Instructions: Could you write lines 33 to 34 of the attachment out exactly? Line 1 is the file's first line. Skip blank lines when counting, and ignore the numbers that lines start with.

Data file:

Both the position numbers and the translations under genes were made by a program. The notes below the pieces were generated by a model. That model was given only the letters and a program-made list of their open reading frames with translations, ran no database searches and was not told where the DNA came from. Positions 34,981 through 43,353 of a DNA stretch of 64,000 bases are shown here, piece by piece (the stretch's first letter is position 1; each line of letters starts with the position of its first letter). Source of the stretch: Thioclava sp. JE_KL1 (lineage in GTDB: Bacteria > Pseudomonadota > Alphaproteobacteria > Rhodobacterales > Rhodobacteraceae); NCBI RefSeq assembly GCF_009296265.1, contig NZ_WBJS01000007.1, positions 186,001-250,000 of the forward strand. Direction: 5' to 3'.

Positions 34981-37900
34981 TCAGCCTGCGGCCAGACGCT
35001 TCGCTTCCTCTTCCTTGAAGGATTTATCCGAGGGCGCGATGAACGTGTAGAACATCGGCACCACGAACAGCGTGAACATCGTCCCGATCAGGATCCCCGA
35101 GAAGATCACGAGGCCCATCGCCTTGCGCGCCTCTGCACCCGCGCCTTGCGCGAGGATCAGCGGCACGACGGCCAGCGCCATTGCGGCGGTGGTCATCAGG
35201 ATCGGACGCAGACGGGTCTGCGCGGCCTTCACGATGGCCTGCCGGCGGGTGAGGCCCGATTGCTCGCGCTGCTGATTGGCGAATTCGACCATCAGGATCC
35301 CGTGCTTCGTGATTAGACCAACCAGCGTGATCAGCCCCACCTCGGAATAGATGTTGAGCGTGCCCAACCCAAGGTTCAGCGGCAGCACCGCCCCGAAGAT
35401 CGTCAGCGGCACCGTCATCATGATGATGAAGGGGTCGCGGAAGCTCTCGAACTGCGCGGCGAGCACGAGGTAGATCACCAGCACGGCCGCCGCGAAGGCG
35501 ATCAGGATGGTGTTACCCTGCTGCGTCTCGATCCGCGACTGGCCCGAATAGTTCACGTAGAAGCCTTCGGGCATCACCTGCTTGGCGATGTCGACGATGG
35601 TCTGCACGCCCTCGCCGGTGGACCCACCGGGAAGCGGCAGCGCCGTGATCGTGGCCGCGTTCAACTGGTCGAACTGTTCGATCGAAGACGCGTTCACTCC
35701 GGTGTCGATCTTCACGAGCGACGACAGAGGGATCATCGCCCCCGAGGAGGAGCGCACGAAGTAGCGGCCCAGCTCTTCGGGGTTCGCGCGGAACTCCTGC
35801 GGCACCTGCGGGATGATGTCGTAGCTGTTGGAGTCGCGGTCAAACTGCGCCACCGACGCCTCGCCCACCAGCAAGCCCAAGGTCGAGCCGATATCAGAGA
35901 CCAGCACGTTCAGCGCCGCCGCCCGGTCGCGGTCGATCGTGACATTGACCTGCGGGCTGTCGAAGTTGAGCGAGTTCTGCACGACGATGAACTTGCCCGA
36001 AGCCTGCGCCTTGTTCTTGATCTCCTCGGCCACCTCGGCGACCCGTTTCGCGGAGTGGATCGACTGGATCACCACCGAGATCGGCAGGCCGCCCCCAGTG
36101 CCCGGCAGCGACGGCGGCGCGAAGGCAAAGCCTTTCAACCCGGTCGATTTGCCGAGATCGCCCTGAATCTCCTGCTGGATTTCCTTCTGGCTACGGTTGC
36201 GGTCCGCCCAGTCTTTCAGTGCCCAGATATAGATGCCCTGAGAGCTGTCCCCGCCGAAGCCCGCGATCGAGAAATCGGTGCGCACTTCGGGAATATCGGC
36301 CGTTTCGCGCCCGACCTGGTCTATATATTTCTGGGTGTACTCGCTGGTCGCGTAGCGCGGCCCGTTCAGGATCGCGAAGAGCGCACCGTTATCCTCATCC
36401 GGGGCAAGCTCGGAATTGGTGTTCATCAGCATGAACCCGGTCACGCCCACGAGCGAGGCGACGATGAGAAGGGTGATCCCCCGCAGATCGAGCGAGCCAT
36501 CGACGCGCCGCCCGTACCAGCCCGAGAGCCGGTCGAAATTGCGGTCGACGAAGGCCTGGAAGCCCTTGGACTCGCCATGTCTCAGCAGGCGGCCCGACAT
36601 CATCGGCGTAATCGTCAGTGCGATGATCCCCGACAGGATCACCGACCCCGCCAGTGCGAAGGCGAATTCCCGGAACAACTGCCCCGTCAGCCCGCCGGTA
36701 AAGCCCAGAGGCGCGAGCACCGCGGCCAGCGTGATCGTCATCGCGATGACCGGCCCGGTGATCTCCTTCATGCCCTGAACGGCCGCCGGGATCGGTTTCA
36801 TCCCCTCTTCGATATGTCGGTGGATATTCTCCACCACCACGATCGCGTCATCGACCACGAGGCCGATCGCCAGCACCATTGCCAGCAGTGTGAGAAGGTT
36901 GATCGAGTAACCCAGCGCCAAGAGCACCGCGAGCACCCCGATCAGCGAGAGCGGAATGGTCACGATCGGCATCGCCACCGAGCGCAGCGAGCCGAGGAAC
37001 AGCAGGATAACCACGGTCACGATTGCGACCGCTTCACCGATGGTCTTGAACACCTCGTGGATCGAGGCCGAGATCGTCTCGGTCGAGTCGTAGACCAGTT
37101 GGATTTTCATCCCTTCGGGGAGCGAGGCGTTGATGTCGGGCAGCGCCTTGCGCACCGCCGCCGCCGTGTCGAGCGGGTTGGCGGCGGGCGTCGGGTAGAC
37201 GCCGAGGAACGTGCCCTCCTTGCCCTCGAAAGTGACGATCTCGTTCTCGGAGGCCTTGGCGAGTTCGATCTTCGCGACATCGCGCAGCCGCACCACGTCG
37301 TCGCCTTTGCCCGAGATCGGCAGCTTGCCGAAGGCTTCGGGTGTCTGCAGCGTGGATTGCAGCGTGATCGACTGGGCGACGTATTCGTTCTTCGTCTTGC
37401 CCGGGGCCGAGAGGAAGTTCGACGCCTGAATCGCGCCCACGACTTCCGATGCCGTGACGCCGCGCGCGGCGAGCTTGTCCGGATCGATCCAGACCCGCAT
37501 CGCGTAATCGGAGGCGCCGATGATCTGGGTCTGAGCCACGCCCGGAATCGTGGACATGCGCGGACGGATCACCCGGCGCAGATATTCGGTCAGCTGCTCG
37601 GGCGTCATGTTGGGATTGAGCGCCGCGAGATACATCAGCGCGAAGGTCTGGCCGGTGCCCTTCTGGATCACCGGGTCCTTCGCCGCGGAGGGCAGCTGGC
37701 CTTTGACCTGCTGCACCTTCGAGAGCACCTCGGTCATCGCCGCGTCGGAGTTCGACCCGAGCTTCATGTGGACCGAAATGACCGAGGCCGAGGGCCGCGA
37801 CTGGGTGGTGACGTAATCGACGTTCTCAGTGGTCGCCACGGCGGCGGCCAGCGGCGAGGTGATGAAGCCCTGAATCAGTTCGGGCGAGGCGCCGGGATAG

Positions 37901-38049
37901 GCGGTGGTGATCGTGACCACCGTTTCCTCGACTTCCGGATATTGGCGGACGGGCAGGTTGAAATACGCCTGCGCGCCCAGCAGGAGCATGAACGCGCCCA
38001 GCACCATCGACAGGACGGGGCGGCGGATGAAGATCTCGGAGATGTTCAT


Positions 37901-38049
37901 GCGGTGGTGATCGTGACCACCGTTTCCTCGACTTCCGGATATTGGCGGACGGGCAGGTTGAAATACGCCTGCGCGCCCAGCAGGAGCATGAACGCGCCCA